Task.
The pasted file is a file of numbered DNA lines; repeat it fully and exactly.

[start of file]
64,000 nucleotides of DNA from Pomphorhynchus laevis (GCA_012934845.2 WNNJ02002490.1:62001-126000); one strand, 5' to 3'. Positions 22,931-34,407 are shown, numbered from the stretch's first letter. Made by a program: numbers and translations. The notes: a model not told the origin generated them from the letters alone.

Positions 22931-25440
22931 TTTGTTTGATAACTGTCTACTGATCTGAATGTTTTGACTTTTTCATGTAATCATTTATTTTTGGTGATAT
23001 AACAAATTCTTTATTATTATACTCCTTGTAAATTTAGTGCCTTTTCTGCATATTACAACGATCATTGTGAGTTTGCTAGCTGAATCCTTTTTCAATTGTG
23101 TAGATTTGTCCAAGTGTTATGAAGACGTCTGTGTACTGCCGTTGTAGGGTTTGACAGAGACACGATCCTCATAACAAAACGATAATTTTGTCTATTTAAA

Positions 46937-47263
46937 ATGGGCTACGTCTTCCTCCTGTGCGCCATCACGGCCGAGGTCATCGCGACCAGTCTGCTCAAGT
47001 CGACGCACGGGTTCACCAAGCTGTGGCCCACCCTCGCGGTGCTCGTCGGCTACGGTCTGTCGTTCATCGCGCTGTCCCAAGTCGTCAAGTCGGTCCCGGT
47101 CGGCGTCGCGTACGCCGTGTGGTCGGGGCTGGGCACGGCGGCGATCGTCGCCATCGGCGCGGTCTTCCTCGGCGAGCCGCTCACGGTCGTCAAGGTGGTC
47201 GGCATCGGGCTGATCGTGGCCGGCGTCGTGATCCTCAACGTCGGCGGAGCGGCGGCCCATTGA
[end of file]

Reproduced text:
64,000 nucleotides of DNA from Pomphorhynchus laevis (GCA_012934845.2 WNNJ02002490.1:62001-126000); one strand, 5' to 3'. Positions 22,931-34,407 are shown, numbered from the stretch's first letter. Made by a program: numbers and translations. The notes: a model not told the origin generated them from the letters alone.

Positions 22931-25440
22931 TTTGTTTGATAACTGTCTACTGATCTGAATGTTTTGACTTTTTCATGTAATCATTTATTTTTGGTGATAT
23001 AACAAATTCTTTATTATTATACTCCTTGTAAATTTAGTGCCTTTTCTGCATATTACAACGATCATTGTGAGTTTGCTAGCTGAATCCTTTTTCAATTGTG
23101 TAGATTTGTCCAAGTGTTATGAAGACGTCTGTGTACTGCCGTTGTAGGGTTTGACAGAGACACGATCCTCATAACAAAACGATAATTTTGTCTATTTAAA

Positions 46937-47263
46937 ATGGGCTACGTCTTCCTCCTGTGCGCCATCACGGCCGAGGTCATCGCGACCAGTCTGCTCAAGT
47001 CGACGCACGGGTTCACCAAGCTGTGGCCCACCCTCGCGGTGCTCGTCGGCTACGGTCTGTCGTTCATCGCGCTGTCCCAAGTCGTCAAGTCGGTCCCGGT
47101 CGGCGTCGCGTACGCCGTGTGGTCGGGGCTGGGCACGGCGGCGATCGTCGCCATCGGCGCGGTCTTCCTCGGCGAGCCGCTCACGGTCGTCAAGGTGGTC
47201 GGCATCGGGCTGATCGTGGCCGGCGTCGTGATCCTCAACGTCGGCGGAGCGGCGGCCCATTGA